Патент USA US3062733код для вставки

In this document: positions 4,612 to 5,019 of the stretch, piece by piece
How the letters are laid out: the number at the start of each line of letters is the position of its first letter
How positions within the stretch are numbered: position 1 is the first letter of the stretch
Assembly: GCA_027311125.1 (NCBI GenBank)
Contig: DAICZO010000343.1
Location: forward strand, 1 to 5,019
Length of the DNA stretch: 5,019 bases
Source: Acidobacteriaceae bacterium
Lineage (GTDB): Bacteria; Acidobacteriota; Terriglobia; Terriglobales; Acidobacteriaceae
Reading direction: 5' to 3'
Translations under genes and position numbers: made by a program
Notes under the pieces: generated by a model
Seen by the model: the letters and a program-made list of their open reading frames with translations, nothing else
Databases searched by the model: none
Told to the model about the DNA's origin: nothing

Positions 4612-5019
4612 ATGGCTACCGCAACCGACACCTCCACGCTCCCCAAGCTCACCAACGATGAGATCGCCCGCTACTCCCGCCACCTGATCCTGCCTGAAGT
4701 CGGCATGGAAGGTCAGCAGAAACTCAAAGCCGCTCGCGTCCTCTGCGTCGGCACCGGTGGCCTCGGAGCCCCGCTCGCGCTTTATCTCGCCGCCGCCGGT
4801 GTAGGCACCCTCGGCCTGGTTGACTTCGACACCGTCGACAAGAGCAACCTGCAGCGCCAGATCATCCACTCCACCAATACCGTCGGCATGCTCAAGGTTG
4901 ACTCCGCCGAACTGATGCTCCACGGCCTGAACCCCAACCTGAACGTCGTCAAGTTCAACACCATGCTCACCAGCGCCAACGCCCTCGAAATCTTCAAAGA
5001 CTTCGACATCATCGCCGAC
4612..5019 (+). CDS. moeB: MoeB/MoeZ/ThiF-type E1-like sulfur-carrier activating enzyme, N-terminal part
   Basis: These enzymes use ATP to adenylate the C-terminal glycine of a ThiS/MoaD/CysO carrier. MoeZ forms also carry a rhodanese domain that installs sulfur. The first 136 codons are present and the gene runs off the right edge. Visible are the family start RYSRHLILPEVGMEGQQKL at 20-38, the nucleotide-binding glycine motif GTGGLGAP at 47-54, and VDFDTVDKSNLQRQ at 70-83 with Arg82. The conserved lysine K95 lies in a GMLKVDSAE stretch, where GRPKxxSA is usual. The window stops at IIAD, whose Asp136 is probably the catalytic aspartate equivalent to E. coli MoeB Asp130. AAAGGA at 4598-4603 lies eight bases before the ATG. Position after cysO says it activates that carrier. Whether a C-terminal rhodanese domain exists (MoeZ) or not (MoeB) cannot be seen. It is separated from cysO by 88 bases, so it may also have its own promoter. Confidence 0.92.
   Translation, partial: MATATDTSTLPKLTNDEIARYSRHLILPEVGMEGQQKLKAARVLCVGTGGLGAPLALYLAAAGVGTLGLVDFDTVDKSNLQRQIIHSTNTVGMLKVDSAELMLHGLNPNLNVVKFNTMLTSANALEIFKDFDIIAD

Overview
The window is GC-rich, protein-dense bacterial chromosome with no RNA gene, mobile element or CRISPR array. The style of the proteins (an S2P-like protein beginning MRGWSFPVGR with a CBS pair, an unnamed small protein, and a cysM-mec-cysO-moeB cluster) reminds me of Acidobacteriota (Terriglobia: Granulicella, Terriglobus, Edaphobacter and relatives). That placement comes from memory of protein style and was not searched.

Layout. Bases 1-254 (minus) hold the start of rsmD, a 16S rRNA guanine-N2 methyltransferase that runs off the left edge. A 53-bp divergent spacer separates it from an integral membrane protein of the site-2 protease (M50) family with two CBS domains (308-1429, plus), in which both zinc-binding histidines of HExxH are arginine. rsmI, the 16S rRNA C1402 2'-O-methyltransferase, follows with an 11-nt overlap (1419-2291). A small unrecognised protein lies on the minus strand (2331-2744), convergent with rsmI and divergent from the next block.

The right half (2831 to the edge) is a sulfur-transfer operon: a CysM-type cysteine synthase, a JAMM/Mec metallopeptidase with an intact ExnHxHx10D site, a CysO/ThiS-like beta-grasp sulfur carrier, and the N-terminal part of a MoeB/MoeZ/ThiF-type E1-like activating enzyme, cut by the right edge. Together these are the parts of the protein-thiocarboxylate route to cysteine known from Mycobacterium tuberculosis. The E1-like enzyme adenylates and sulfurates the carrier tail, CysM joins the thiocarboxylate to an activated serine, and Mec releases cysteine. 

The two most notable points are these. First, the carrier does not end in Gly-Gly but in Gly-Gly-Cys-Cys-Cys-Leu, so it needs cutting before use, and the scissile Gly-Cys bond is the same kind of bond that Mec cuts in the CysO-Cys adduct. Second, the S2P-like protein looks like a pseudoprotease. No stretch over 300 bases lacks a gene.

United States atent U??ce 1 31,052,723 Patented Nov. 6, 1062 2 balt (i.e., about 100 or more parts per million); or it may be naturally present in one of the sources of carbon or nitrogen, such as beet molasses. The nutrient medium may, of course, contain any of 3,062,723 PRUCESS FOR FR‘UDUCING VITAMIN B12 Reuven Dobry and Earl M. Butterworth, Bakers?eld, and Roland .liang, Wasco, CaltL-i, assignors to Olin Mathia the additional components usually found in such solutions (except a source of cyanide ions). Among these addi son Chemicai Corporation, New York, N.Y., a corpo ration of Virginia No Drawing. Filed Aug. 3, 1960, Ser. No. 47,130 5 Ciaims. (Cl. 195-114) tional components are antifoam agents (e.g., lard oil and octadecanol), metallic cations, such as potassium, calcium, magnesium and iron (which may be present in the crude materials used in the nutrient medium), and phosphates (which may be added as inorganic phosphate). This invention relates to a process for preparing vitamin B12 (cyanocobalamin) and more particularly to an im proved process for converting the LLD active components in a fermentation broth to vitamin B12. The fermentation process may be carried out at any normal temperature, such as one from about 20° C. to Prior to this invention numerous methods were known about 40° C. If the microorganism is one which grows for preparing and recovering vitamin B12. Unfortunately 15 under aerobic conditions, a source of oxygen or air should these previously known processes suffered the disadvan~ also be present. This aeration can be accomplished by tages of producing recoverable vitamin B12 in relatively low yield and/ or high impurity. By the process of this bubbling air (or oxygen) through the medium during the fermentation period or by agitating the medium, thereby invention, however, vitamin B12 is obtained in both high yield and purity. 20 the microorganism is anaerobic in nature, the aeration exposing a large surface thereof to the atmosphere. If In essence, the process of this invention comprises cul step is omitted. However. in some instances an aeration luring a vitamin B12 producing strain of microorganism in a cobalt containing nutrient medium de?cient in cyanide ions, extracting the LLD active components from the step towards the end or after the fermentation period has proven to be bene?cial. After a su?icient incubation time (about one to ten medium, treating the extract with a particulate cation ex 25 days), the LLD active components in the fermentation changer, whereby the LLD active components are ad~ broth are recovered. This recovery may be accomplished 'sorbed on the exchanger, eluting said components from in a number of ways known to the art. Preferably this the exchanger, and treating the eluate simultaneously recovery is achieved by separating the cells by centrifuga with a source of cyanide ions and light to convert the tion or ?ltration and then rupturing the cells by heat treat LLD active components to vitamin B12. (By LLD active 30 ment, acid treatment, and/or slurrying in 50% aqueous components are meant substances which give a positive acetone. The thus released LLD active components are result when tested by the assay procedure described in separated from the ruptured cells by extraction into an US. Patent No. 2,703,302.) aqueous medium. To rupture the cells, steam may be Any microorganism which produces vitamin B12 (when added to the suspension of the separated cells to raise the temperature to about 70° C. The aqueous extract cultured in a nutrient medium containing cobalt and cyanide ions) can be used in the process of this invention. Such microorganism include Streptomyces, such as contains the LLD active components, a portion of which is in the form of hydroxocobalamin. In addition, some of the LLD activity is present in forms other than hy~ droxocobalamin and it is in the conversion of these active Streptomyces griseus, Streptomyces aureofaciens, Strepto~ myces albido?avus, Streptomyces antibioticus, Streptomy ces colombiensis, Streptomyces fradiae, Streptomyces roseochromogcnus and Slreptomyces olivaceus; Aero . by-products to vitamin B12 that the process of this inven tion is advantageous over any previously known process bacter, such as Ael'obacter aerogenes; Ashbya, such as in the art. 0 Ashbya gossypii; Mycobacterium, such as Mycobacteri The extract is then acidi?ed, if necessary, to a pH in um phlei, Mycobacterium smegmatis and Mycobaclerium the range of about 2 to about 6 (preferably about 2 to tuberculosis; and preferably Propionibacterium, such as 45 about 3) by treatment with an acid, such as a mineral acid Propionibacterium freudcnreichii. as exempli?ed by hydrochloric and sulfuric acid and the As a nutrient medium there is employed the usual acidi?ed extract is then treated with a particulate cation exchanger, preferably at a temperature of about 20° C. sources of assimilable carbon, nitrogen and cobalt. As to about 40° C. sources of assimilable carbon, there may be used: (1) 50 Suitable cation exchangers for use in the process of this carbohydrates, such as glucose, fructose, sucrose, maltose, invention include those cation exchangers, especially cat ion exchange resins, particularly of the carboxylic acid type, priorly used for the adsorption of streptomycin and dextrins and soluble starches; (2) substances containing carbohydrates, such as corn steep liquor and grain mashes; (3) polyhydric alcohols, such as glycerol; (4) fats, such as lard oil, soybean oil, linseed oil, cottonseed oil, peanut other basic antibiotics. Examples of such resins are those oil, coconut oil, corn oil, castor oil, sesame oil, palm oil, 55 described in the following US. Patents: 2,319,359; 2,333, 754; 2,340,110; and 2,340,111. Particularly preferred are mutton tallow; sperm oil, olive oil, tristearin, triolein and tripalmitin; and (5) long chain fatty acids such as stearic acid, palmitic acid, oleic acid, linoleic acid and myristic acid. Sources of available nitrogen include: (1) organic nitrogen compounds, such as proteinaceous materials, e.g., soybean meal, ?sh meal, casein, whey or whey concen trates, yeast, amino acids and liver cake; and (2) inorganic compounds, such as nitrates or ammonium compounds. 60 may be carried out either batchwise or continuously, Assimilable cobalt may be supplied to the nutrient medi- ,65 urn in a variety of forms. It may be provided in the form of cobalt salts, such as cobalt chloride or cobalt methacrylate carboxylic resins, such as those sold under the trademarks: Amberlite IRC-SO and Amberlite XE~89. The treatment of the extract with the cation exchanger using one or more cation exchange columns, tanks or other vessels. Cation exchange columns are preferred, however, because of their e?iciency, ease of operation and compactness. The extract is passed, preferably down ?ow, through the cation exchanger, in its hydrogen form, until substantially all of the LLD active components are adsorbed on the exchanger. One column may be used or nitrate; or it may be provided in the form of organically a plurality of columns connected in series can be em bound cobalt, such as a cobalt-containing yeast, pref ployed to assure complete adsorption of the active mate 70 erably one containing a relatively high proportion of co rial. 3,062,723 4 The active material is then eluted from the exchanger by treatment with a basic material. Preferably an inor ganic basic material is used, such as an aqueous solution of an alkali metal hydroxide (e.g., sodium hydroxide) or treated with 650 ml. of 5 N sodium carbonate. This cor responds roughly to a dosage of 11 meq. Na2CO3 per gm. of resin, just enough to convert resin to the sodium form. ammonia. Particularly preferred, however, are salts of strong bases and weak acids, such as an alkali metal carbonate (e.g., sodium carbonate and sodium bicar~ The reagent is added slowly with ample mixing, to mini mize foaming caused by evolution of CO2. Slow stirring is continued for several hours until the desorption proc ess is complete. The resin is separated by ?ltration and bonate) since these reagents give a low or a negative heat rinsed with water. The combined ?ltrate contains sub stantially all of the LLD active substances originally of reaction thereby minimizing the chance of destruction of the active materials during elution from the resin. 10 present in the concentrate. (e) Irradiation and cyaniding.—An aliquot of the col The elution may be carried out continuously in the col umn eluate is adjusted to pH 7 with H2804 then placed umns themselves, if such are used, or batchwise by dump in a shallow, white enamel pan at a depth of 1/2”. Fol ing the contents of the columns in tanks and adding the lowing the addition of 10 mg. percent cyanide (as KCN) basic material to the tanks. Elution is continued until the eluate is at a basic pH, the tray is illuminated with a 100 watt incandescent bulb preferably about 7 to about 10, thereby assuring sub stantially complete removal of the active materials from the exchanger. If desired, the exchanger can then be (held 3 inches above the liquid surface) for 8 hours. (f) Rec0very.—Analysis of the illuminated concentrate washed with water and the Wash combined with the eluate. The eluate is then treated with light and a source of shows an LLD loss of only 2.1%. The purity of the ma terial as cyanocobalamin is 32.6% following salt removal with phenol-benzene. cyanide ions. As used in this speci?cation the term “light" EXAMPLE 2 means electromagnetic waves of wavelength of about 3600 to about 8000 Angstroms. As a practical matter, the illumination may be supplied by use of white ?uorescent bulbs. Although any source of cyanide ions may be used reichii is used to inoculate a heat sterilized aqueous me~ and thus h) drogen cyanide itself is not excluded, the pre ferred sources of cyanide are the alkali metal salts, such as potassium cyanide. Since this cyanide treatment is (a) Fermentation-An active culture of P. freuden dium containing 2% yeast autolysate solids, 1.0% corn steep liquor, 7.6% beet molasses, 1.0% Staleys Sauce No. 3 (a soy sauce), 5 p.p.m. cobalt (as cobalt sulfate) and 2% CaCO3. A pH of 6.0—6.5 is maintained by NaOH conducted under basic conditions the hazard due to 30 additions throughout a ?ve day fermentation period at a temperature of 32°. The progress of the fermentation is followed by periodic tests for residual sugar and con anide may be added before the irradiation step or may be, hydrogen cyanide fumes is thereby minimized. The cy and preferably is, added intermittently during said step. The irradiation and cyaniding step takes from about 2 to about 30 hours and results not only in the conversion of tamination is checked by conventional plating methods. (b) Extracti0n.~—-At the conclusion of the fermenta conversion of various LLD active by-products to the de tion, the bacterial cells are extracted with an equal vol ume of acetone at room temperature for 30 minutes. The 50% acetone extract, which contains the LLD ac sired vitamin B12. The resulting vitamin B12 containing solution is then volume. the hydroxocobalamin to vitamin B12 but also in the tive compounds, is ?ash evaporated to 1/s of its original (c) Adsorptiom-The crude cobalamin solution con treated in the usual way to recover the vitamin B12 there 40 tains about 35 mg. LLD active material per liter. Thirty in. One such method entails the extraction of the vita six liters of this solution are acidi?ed to pH 2.45 with min B12 into an organic solvent (e.g., a phenol-benzene sulfuric acid, ?ltered, and passed at the rate of 90 ml./min. solvent) in the manner known to those skilled in the art. through 3 columns of Amberlite IRC-SO resin in its The following examples illustrate the invention (all hydrogen form, the columns being as described in Ex temperatures being in centigrade): EXAMPLE 1 (a) Fermentation.—A sterile aqueous medium consist ing of 7.6% beet molasses, 1.5% yeast autolysate solids, 1.0% corn steep liquor, and 2.0% CaCO3, contained in a stainless steel fermentation vessel, is inoculated with an active culture of Propionibacterium freudenreichii. Fol ample lc and arranged in series. Fifty liters of effluent, including a 14 liter rinse with acidi?ed tap water, contain less than 0.5% of the LLD activity. ((1) Eluti0n.-The contents of each column are dumped into separate containers, slurried with Water and aqua ammonia is added slowly until the pH remains steady at 9. The eluates of column 1, 2 and 3 contain 75, 22 and 2% of the original LLD active matter, respec lowing a four day fermentation period at 30° (pH con tively. trolled at pH 7.0-8.0 with sodium hydroxide), the bac (e) Irradiation and cyaniding.—The combined column terial cells are harvested by centrifugation. eluates are illuminated at pH 9, the illumination being (b) Extracti0n.—The LLD active components are re provided by a 100 watt incandescent lamp suspended 4 leased from the bacterial cells by heating the cell cream inches above the surface of the eluate which is held in a to 82° for 30 minutes. The heated cells are washed thor ouhgly with water to remove all LLD active components 60 white enamel tray at a depth of 1/2 inch. Ten mg. per and the resulting solution is concentrated in vacuo. In cent cyanide (as KCN) are added before illuminating for this manner, 6 liters of concentrate containing 1,500 mgs. a 30 hour period. Water is added to make up evapora of LLD active substances are prepared. tion losses. (c) Ads0rpti0n.—Two liters of concentrate obtained (f) Recovery.-—Analysis shows that 3.36% of the orig in step b are acidi?ed to pH 2.6 by addition of H2504, 65 inal LLD activity is lost during the illumination, and and ?ltered to remove insoluble matter. A chromato 96.4% is completely converted to cyanocobalamin. The graphic column, 600 x 40 mm., is packed with wet Amber purity of the resulting cyanocobalamin is 29.3% after in lite IRC-SO resin in its hydrogen form to a height of 22 organic salts are removed by a phenol-benzene extraction inches. Filtered concentrate is passed downward through cycle. the column at a rate of 25 ml./min., followed by a rinse 70 The sequence in which the adsorption on the cation ex with tap water acidi?ed to pH 2 with sulfuric acid. Both changer, irradiation and cyaniding are conducted is criti ef?uent concentrate and wash are virtually free of LLD cal. If an attempt is made to alter the order of these active matter. (d) Eluti0n.--The washed resin is dumped into a 2 liter beaker, slurried with a minimum of tap water and steps, the amount and purity of recoverable vitamin B12 are decreased. 3,082,723 5 The criticality of the order of these steps is shown by TABLE the following comparative tests. Test I Test II Test III Test IV Test I 1000 ml. of the concentrate obtained in step (b) of 5 Example 1 was adjusted to pH 3 with sulfuric acid and Starting LLD to the acidi?ed solution was added 50 g. of Amberlite activity _______ __ IRC-50 resin in its hydrogen form. After ?ve hours, the e?luent was ?ltered from the resin and to the resin was IRC-5O Eluate~ LLD activity--IRC-SO Effluent— LLD activity__. added slowly, with stirring, 2 N sodium carbonate until an amount equal to 10 milliequivalents of sodium car bonate per dry gram of resin had been added. After an Cyanide and Light Treated agitation period of four hours at room temperature, the LLD activity___ mixture was ?ltered and the resin was washed with several Illumination Loss—-LLD small volumes of water. The eluate and washes were activity _______ __ combined and the pH adjusted to 7.5 with sulfuric acid. Overall Loss— Water is added to give a ?nal volume of 1000 ml. of LLD activity-" solution and the solution was then placed in a white Final Percent enamel pan to a depth of one inch. 35 mg. of bu?ered Vitamin Bl2__--potassium cyanide was added and the solution was illumi 20 Final Percent Other LLD nated for eighteen hours with two standard cool white activity- _ mg. Per- mg. cent Per- mg. cent Per- mg. cent Per cent 250 100 250 100 250 100 250 100 227 90.6 227 90.6 212 84.6 226 90.4 23 9.4 23 9.4 27 11.4 24 9.6 227 90.6 211 84.1 239 95.7 250 100 0 0 16 7.1 11 4.4 0 0 23 9.4 39 15.5 38 15.8 24 9.6 100 100 0 0 ____ __ 85 .... .- 15 85 15 ?uorescent bulbs (15 watts each) placed six inches above Purity of Final Vitamin B12 _________ ._ 35.5 ____ __ 27.5 24.2 25.2 the liquid surface. Following illumination, an additional 35 mg. of buffered potassium cyanide was added. The resulting vitamin B12 and LLD active components after 25 From the above table it can be seen that the process of this invention (the procedure of Test I) yields a vitamin each key step is shown in the following table. B12 product of higher purity and in higher yield than any process involving a modi?cation in the sequence of Test II The same procedure as used in Test I was employed, CO (3 except that no potassium cyanide was added until after completion of the illumination 'period and then 70 mg. steps. The invention may be variously otherwise embodied within the scope of the appended claims. What is claimed is: l. A process for preparing vitamin B12 which com of buffered potassium cyanide was added. The resulting vitamin B12 and LLD active components after each key prises culturing a vitamin B12 producing strain of micro step is shown in the following table. CO organism in a cobalt containing nutrient medium de ?cient in cyanide ions, extracting the LLD active com Test III r v ponents from the medium, treating the extract with a 1000 ml. of the concentrate obtained in step (b) of Ex cation exchange resin in its hydrogen form, whereby the ample 1 was placed, to a depth of one inch, in a white enamel tray. The solution was illuminated for eighteen LLD active components are adsorbed on the exchanger, hours with two standard cool white ?uorescent bulbs (15 watts each) placed six inches above the liquid surface. After the illumination period, 70 mg. of buffered potas eluate is at a basic pH, and treating the eluate simulta neously for a period of from about 2 to about 30 hours with a source of cyanide ions and light having a wave sium cyanide was added and the mixture was then acidi length of from about 3600 A. to about 8000 A. to con eluting said components from the exchanger until the ?ed to pH 3 with sulfuric acid and to the acidi?ed solution as Dr vert the LLD active components to vitamin B12. 2. The process of claim 1 wherein the exchanger is a was added 50 g. of Amberlite IRC~50 resin in its hy methacrylic carboxylic acid cation exchange resin. drogen form. After six hours, the effluent is ?ltered from the resin and to the resin is added slowly, with stirring, 3. A process for preparing vitamin B12 which comprises culturing Propionibaczerium freudenreichii in a cobalt equivalents of sodium carbonate per dry gram of resin 50 containing nutrient medium de?cient in cyanide ions, sep arating the LLD, active components from the resulting had been added. After an agitation period of four hours Propionibacterium jreudenreichii cells into ‘an aqueous at room temperature, the mixture was ?ltered and the 2 N sodium carbonate until an amount equal to 10 milli medium, treating said aqueous medium with a cation exchanger resin in its hydrogen form to adsorb the LLD resin was washed with several small volumes of water. The eluate and washes were combined. The resulting vitamin B12 and LLD active components after each key step is shown in the following table. 55 active components thereon, eluting said components from said resin until the eluate is at a basic pH, and treating the eluate simultaneously for a period of from labout 2 to about 30 hours with an inorganic cyanide salt ‘and light Test IV having a wavelength of from about 3600 A. to about 1000 ml. of the concentrate obtained in step (b) of 60 8000 A. to convert said components to vitamin B12. Example 1 was placed, to a depth of one inch, in a white 4. The process of claim 3 wherein the resin is a meth acrylic carboxylic Iacid resin. enamel tray. 35 mg. of buffered potassium cyanide was 5. The process of claim 4 wherein the inorganic cyanide added and the solution was illuminated for eighteen salt is potassium cyanide. hours with two standard cool white ?uorsecent bulbs (15 watts each) placed 6 inches above the liquid surface. 65 References Cited in the ?le of this patent Following illumination, an additional 35 mg. of buffered UNITED STATES PATENTS potassium cyanide was added. The resulting solution 2,530,416 Wolf ________________ .... Nov. 21, 1950 was then acidi?ed to pH 3 with sulfuric acid and treated 2,694,679 Holland et a1 _________ .... Nov. 16, 1954 with Amberlite IRC-SO resin as described in Test III. Marco _______________ __ May 12, 1959 The resulting vitamin B12 ‘and LLD active components 70 2,886,490 after each key step is shown in the following table. In each instance the ?nal solution was put through a phenolbenzene extraction and then into water to remove inorganic salts. OTHER REFERENCES Colman et al.: “Ion Exchangers in Organic and Bio chemistry,” Interscience Pub. Inc., New York, N.Y., p. 75 527, 1957.